What is Aerobic Decoupling?
How to accurately determine that you're ready to increase training intensity
The squiggly lines and stacks of numbers on Workout Detail charts can be intimidating for people who are new to technical sports training, but luckily one of the most important things they can show you is somewhat easy to identify — even for beginners. What we're looking for is “aerobic decoupling”, and this article explains how to find it, and why it’s important in endurance training and racing.
What is aerobic decoupling, and why should you care?
Aerobic decoupling is when your heart rate drifts away from the power or pace you’ve been maintaining in a workout. When your heart rate is running parallel to these metrics, they are coupled. If your heart rate drifts, they become decoupled. The point at which your heart rate decouples (if it does at all) can tell you if your body is ready to advance to the next stage of training.
Being able to identify heart-rate decoupling is a very effective way to gauge your current aerobic ability. Having strong aerobic endurance is essential if you want to perform your best in longer distance races and events, that's why developing your aerobic fitness is the key to successful base training.
If you're doing a workout where the goal is to maintain a specific pace or power range, decoupling occurs when your heart rate suddenly increases. Decoupling can also appear when you're doing a workout where the goal is to maintain a specific heart rate zone. In this case, your pace or power will likely decrease as you maintain the steady heart rate.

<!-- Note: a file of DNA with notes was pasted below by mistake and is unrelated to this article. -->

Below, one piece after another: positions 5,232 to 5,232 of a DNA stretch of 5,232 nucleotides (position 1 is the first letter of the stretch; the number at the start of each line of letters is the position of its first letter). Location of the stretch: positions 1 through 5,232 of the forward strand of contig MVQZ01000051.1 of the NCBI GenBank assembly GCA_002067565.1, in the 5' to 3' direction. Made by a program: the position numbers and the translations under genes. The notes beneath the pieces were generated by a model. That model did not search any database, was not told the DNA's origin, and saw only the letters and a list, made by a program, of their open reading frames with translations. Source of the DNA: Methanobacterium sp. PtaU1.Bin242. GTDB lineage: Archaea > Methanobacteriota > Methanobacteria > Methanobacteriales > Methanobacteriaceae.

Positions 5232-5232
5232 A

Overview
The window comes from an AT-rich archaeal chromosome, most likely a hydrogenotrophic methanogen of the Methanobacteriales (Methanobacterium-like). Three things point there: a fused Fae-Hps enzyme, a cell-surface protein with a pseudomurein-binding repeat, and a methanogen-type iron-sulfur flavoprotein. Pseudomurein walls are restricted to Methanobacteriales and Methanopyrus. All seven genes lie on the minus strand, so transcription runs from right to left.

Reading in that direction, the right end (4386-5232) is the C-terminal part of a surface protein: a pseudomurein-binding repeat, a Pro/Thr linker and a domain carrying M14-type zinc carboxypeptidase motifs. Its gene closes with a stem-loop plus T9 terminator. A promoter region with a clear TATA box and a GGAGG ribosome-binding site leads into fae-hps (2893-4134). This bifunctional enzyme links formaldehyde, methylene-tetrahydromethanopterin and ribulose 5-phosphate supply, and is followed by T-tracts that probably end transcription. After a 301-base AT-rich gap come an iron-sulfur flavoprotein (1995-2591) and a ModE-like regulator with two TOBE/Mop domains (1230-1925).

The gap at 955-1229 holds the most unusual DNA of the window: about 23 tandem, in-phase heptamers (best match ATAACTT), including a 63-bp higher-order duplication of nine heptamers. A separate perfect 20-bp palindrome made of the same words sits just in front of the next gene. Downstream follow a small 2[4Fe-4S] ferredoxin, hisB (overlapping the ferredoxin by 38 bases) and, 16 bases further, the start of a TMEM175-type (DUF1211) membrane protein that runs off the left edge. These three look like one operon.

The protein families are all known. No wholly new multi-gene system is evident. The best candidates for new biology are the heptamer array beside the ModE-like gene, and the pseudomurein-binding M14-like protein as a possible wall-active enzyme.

How to identify aerobic decoupling
In order to utilize this powerful analysis process, you need to wear a heart rate monitor when you work out. The popularity of newer forms of fitness sensors occasionally leads to the assumption that heart-rate data is unnecessary. This couldn’t be further from the truth. While heart-rate data is susceptible to being directly influenced by weather, diet, and recovery — it’s invaluable for determining one of the most critical factors in endurance sports: your aerobic fitness.
The most effective way to gauge your aerobic ability is to intentionally train at specific thresholds for longer durations of time. Casual runs or rides at varying speeds and intensities are not the kinds of workouts you want to analyze. To test your aerobic fitness, you need to target an intensity range and maintain it.
Step 1) Determine your current training thresholds
To determine what intensities to target, you must first establish your current thresholds:
- Cycling - You need to conduct a test to determine your current Cycling FTP (a power meter is required).
- Running - Aerobic fitness can be measured with pace or power. To use pace, you need to determine your current Threshold Pace. To use a running power meter, you need to determine your current Functional Threshold Power. You can determine both by executing a single FTP test.
Step 2) Intentionally train at targeted thresholds
- Cycling - Execute training rides at a range of 65% to 75% of your FTP* in order to test your efficiency.
- Running - If you're using pace, train at a range of 75% to 85% of your Threshold Pace*. If you're using power, train at 65% to 75% of your FTP*.
* = More experienced and fit cyclists and runners should target the upper end of these ranges.
Everyone who does these workouts should have a 20-minute low-intensity warmup period in the beginning, with a few 60-second sprints mixed in. A 10-minute (or longer) cooldown without sprints at the end is also recommended.